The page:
Actually, not quite true again. I was simply trying to (quickly) give a few examples to Foolishsailor why it might be best for that family not to just dive right in and start cruising the world, but to at least learn some of the basics first. Also, the OP had yet to say that he and his family had decided to educate themselves some before they went on their sailing adventure.

For example, I raced small catamarans for about 15 years, but we don't reef sails and we don't have engines. We also launch from the beach. The first time I went forward to reef the main in 24 knots of wind was a trip especially being singlehanded. Plus I muscled the sail not knowing at the time that I didn't have the reefing lines hooked up correctly. I had the boat (somewhat) pointed into the wind and it was laying over at 45+ degrees. I was in the middle of the Chesapeake Bay at the time about 15 miles from land.

So you see, here I am simply trying to get folks to think first and consider some options that possibly could save their lives and others call me names for it. Awesome! Another point here is, I knew a guy as a kid that saved his whole life for a sailboat. He didn't have a boat in the mean time. At about age 65, he finally bought a sailboat in Maryland and was sailing it down to the lower Eastern Shore when something happened. The boat was later found sunk with the man tied to the mast.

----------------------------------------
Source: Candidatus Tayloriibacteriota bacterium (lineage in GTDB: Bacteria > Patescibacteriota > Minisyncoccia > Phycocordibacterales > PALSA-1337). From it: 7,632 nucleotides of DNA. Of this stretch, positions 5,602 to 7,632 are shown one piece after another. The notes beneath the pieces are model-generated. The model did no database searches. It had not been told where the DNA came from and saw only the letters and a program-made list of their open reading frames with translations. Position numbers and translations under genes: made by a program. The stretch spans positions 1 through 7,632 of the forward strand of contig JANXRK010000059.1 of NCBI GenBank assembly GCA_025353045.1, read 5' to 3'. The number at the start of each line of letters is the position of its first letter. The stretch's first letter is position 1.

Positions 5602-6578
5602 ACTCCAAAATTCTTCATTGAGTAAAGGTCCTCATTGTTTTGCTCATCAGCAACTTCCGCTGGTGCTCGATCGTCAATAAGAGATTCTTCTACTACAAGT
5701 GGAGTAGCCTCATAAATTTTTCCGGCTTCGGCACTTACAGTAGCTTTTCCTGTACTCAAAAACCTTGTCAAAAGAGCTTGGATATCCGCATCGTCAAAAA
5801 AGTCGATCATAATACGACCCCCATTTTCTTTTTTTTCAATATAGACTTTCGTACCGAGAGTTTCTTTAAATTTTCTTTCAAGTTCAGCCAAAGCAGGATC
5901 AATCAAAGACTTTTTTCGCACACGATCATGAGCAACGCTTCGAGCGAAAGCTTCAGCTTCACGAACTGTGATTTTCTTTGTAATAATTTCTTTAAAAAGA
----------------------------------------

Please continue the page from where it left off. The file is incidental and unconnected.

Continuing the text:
Btw, usually when you are very seasick you don't necessarily upchuck as you say, you blow chunks kinda like a geyser! (after which reefing the main or fixing a jammed roller furler is that much harder)
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Old 02-12-2012, 06:57   #99
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Re: Four People and a Sailboat. The Quest.

Not quite, but pretty close. What if? You can play what ifs all day. Before you posted he did say he was going to take it slow. Describing a worst case, everything that could go wrong, and does scenario, doesn't do anything in my opinion. The guy asked for advise on boats.
So, you were in 25 knots of wind before you reefed for the first time?
Look, maybe I was a little harsh and singled you out, and you weren't the only example. Just the one I pointed out.
Sorry for that.
I think a lot of people, including my wife, refuse to post because they are afraid of being jumped on. I don't think that harbors the community type experience that the forum could be. I understand people being genuinely concerned for the well being of others, but what I don't understand is how some revel in telling people how stupid they are for thinking or fealing what they do.
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Old 02-12-2012, 07:08   #100
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Re: Four People and a Sailboat. The Quest.